A young doctor holding a computer tablet while talking with a patient.

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Whole-genome sequencing (WGS) will almost certainly replace gene panels in identifying cancer, calling for new healthcare infrastructures to support this trend in personalized care, argue U.K.-based cancer researchers Jyoti Nangalia, MB BCh, PhD and Peter Campbell, PhD in a New England Journal of Medicine review. Current debates about testing mutations with gene panels versus WGS are “transient and distracting,” according to the authors. “Ultimately, there is little doubt that we will be sequencing whole genomes.”

Given this inevitability, Nangalia and Campbell have put forth their vision of a future cancer genomics diagnostics report based on the profile of one of their patients with a myeloproliferative neoplasm:

A proposed cancer diagnostics genomic report

Reproduced with permission of New England Journal of Medicine

Nangalia and Campbell envision an overall summary page with a high-level interpretative comment, linking out to supporting data and evidence. The mock report has 12 sections, including four dealing with details about the patient, test, sample, and care team. Six sections elaborate on the tumor’s genomic analysis, such as its driver mutations and chromosomal aberrations. The report also features a knowledge bank prediction that shows graphically the patient’s odds of survival at 5, 10, and 20 years based on the tumor’s genomics and the patient’s age and clinical characteristics at presentation.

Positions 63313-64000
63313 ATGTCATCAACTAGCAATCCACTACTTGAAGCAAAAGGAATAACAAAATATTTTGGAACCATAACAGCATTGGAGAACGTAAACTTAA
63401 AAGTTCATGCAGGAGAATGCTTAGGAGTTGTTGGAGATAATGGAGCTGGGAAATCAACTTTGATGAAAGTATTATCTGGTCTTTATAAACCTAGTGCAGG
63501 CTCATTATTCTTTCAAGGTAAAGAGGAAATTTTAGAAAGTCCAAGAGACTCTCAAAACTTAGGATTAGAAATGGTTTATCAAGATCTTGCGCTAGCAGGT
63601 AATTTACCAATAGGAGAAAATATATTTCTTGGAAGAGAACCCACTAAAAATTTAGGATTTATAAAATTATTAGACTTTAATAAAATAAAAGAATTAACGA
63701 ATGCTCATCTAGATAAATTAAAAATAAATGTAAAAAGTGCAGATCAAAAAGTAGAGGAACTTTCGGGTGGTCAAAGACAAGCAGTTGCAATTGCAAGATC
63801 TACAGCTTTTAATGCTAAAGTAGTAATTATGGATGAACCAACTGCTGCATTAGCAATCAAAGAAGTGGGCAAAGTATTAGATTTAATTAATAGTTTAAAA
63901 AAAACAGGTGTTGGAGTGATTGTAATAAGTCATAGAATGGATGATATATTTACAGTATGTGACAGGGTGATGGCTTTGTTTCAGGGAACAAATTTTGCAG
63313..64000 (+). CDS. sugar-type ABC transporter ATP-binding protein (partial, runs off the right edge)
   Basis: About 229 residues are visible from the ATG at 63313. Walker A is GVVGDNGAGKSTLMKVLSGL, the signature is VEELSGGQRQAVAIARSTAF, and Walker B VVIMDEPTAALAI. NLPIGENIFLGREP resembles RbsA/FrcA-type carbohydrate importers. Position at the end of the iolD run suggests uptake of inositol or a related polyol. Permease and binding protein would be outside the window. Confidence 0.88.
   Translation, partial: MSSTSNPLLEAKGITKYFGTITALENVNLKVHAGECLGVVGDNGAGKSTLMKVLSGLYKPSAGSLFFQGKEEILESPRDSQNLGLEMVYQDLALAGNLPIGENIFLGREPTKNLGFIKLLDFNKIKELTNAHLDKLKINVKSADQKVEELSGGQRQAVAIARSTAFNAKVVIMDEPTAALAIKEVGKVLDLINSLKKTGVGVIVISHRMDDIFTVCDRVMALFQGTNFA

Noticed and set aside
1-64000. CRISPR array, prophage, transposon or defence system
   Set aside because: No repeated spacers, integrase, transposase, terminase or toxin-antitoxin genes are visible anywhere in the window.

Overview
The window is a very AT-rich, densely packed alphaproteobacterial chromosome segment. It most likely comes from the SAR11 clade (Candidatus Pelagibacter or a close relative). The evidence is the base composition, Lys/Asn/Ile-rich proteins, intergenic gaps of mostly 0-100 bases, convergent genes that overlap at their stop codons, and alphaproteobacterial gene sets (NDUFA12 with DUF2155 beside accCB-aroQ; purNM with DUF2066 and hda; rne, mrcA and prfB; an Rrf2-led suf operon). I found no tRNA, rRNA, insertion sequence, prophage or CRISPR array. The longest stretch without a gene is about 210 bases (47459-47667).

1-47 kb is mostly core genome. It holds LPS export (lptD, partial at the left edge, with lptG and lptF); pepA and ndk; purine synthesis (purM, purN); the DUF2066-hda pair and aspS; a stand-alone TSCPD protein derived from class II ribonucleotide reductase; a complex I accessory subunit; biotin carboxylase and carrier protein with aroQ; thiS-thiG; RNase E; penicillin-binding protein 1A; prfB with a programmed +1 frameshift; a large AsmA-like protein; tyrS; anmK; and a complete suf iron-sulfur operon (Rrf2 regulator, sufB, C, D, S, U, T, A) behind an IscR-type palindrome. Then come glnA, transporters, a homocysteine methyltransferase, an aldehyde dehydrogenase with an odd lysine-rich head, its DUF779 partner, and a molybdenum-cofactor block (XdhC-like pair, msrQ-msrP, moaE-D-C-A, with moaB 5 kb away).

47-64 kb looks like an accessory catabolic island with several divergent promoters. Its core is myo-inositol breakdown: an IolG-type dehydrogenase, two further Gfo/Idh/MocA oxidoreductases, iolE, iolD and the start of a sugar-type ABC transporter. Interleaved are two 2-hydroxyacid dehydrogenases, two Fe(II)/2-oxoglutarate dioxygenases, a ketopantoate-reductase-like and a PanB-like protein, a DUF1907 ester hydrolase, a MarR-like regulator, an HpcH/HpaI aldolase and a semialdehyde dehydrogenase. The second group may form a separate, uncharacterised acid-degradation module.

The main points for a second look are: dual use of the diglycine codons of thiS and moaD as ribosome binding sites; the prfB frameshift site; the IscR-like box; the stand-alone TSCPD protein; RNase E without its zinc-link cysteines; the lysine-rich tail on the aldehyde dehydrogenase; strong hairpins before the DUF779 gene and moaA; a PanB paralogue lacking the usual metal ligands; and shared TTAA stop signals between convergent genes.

Making the best use of this type of diagnostic report would require supporting elements such as:

  1. A new generation of diagnostic lab scientists who know the ins and outs of genomic sequencing, with quick access to genomic databases;
  2. Comprehensive, national quality assurance and improvement programs to harmonize the sequencing, analysis, and interpretation of cancer genomes;
  3. Phase 4 clinical trials that develop methods for amassing comprehensive data on genomics and clinical outcomes from patients who receive drugs after licensing;
  4. National and international initiatives for creating knowledge banks of patient data and data storage and access innovations; and
  5. Algorithms that support physicians in making care decisions for patients; and
  6. An ethical framework that promotes transparency in sharing data while protecting patient identity and privacy wishes.

All of these goals are within reach and in some cases, already taking place on a regional or national scale, the authors note. State-of-the art pilot programs “have begun the process of transitioning cancer genomics from academia to a sustainable, routine, and, with time, universally accessible diagnostic test underpinning cancer care,” they wrote.